By Mat Despard
With the number of uninsured North Carolinians at 1.4 million and counting, the need to act has never been greater.
The uninsured receive less preventive and primary care and are diagnosed at later stages of illness.
The leading cause of personal bankruptcy in the U.S. is unpaid medical bills, while the price tag for uncompensated care costs now exceeds $40 billion a year, most of it taxpayer-financed in the form of hospital payments.
Absent any movement at the federal level to offer a solution, a growing number of states are acting to increase health coverage of the uninsured. Only two states – North Carolina and Nevada – do not currently have any specific strategies such as high-risk pools, reinsurance or Medicaid waivers to expand insurance coverage, according to the State Coverage Initiatives program of the Robert Wood Johnson Foundation.
Fortunately, the North Carolina Institute of Medicine has been working on state policy recommendations to increase coverage, such as a state high-risk pool, so our lawmakers will have fresh and innovative ideas for covering uninsured North Carolinians.
However, citizens and community leaders must be prepared to consider what can be done at the local level.
Stimulated in part by the Community Voices initiative of the W.K. Kellogg Foundation’s and the Communities in Charge initiative of the Robert Wood Johnson Foundation, launched in 1998 and 1999, respectively, important lessons have emerged from the experience of these communities, such as Ingham County, Mich., and Jacksonville, Fla.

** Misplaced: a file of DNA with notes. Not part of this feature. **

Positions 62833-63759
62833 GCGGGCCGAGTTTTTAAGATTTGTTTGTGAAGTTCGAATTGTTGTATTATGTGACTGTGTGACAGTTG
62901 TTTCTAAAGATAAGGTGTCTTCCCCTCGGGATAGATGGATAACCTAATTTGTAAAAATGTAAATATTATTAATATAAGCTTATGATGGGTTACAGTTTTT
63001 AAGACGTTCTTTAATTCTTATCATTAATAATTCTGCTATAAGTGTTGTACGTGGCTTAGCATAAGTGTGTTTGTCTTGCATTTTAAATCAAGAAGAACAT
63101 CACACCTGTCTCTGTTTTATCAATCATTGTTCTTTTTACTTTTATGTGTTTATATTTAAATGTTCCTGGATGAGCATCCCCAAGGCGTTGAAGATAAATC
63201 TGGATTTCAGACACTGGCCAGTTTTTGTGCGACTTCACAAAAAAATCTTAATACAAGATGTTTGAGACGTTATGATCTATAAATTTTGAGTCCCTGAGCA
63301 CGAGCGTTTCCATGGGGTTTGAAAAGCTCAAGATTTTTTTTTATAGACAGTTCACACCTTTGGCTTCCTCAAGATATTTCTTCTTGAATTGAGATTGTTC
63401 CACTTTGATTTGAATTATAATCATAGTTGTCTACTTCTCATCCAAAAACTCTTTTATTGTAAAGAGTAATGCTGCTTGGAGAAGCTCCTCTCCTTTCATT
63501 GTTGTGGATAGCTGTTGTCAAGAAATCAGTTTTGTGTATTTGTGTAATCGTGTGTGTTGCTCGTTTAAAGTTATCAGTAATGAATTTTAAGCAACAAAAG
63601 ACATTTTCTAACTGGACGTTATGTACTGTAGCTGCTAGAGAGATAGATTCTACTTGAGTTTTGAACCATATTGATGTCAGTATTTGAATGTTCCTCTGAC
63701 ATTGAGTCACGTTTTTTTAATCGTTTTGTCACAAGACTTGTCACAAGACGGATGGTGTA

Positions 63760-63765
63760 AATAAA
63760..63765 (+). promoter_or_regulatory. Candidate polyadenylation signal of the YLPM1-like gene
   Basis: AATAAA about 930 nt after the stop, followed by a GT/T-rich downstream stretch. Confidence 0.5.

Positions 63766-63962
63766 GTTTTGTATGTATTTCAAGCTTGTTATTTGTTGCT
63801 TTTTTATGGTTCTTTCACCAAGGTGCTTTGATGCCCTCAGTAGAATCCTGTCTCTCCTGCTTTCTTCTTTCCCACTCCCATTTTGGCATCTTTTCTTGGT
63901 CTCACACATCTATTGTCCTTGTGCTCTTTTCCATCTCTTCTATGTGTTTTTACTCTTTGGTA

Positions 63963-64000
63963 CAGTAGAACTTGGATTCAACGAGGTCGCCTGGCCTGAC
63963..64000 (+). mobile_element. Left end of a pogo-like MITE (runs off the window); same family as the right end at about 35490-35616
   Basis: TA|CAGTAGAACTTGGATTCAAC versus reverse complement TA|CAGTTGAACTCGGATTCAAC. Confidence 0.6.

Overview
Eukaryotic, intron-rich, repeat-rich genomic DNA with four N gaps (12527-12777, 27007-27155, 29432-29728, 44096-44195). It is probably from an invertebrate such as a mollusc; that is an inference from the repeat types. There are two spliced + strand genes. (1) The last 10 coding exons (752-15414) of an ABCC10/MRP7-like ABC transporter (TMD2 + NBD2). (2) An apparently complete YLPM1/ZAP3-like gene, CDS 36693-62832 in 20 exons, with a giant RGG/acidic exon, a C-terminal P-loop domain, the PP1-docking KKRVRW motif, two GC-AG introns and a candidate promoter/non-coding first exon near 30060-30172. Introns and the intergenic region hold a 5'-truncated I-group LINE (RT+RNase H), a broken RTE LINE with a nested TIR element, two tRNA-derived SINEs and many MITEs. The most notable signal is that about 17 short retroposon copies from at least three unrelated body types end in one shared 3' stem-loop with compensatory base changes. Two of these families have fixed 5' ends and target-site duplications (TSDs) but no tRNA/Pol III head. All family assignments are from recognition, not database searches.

Communities have demonstrated that there are creative ways to finance and deliver health care for the uninsured at the local level.
Physicians accept discounted payments for services; hospitals donate services or provide financial support in lieu of state and federal Disproportionate Share Hospital payments; small businesses and their employees pay affordable premiums; and local government and private philanthropic entities finance the remaining cost of coverage.
The guiding principle of such “three-share” approaches is that no one entity should alone bear the costs of caring for the uninsured.
Encouraging use of preventive and primary care and offering care management services to persons with chronic illness are common cost-containment approaches in offering services comparable to traditional insurance plans through such efforts.
Philanthropy can plan an important role, but it will take an unconventional approach — providing long-term, sustainable funding for a community asset, as opposed to a program or organization for limited amount of time, that can impact lives in multiple ways.
Mat Despard, is a project coordinator with the Health Inequalities Program of the Center for Health Policy at Duke University in Durham, N.C.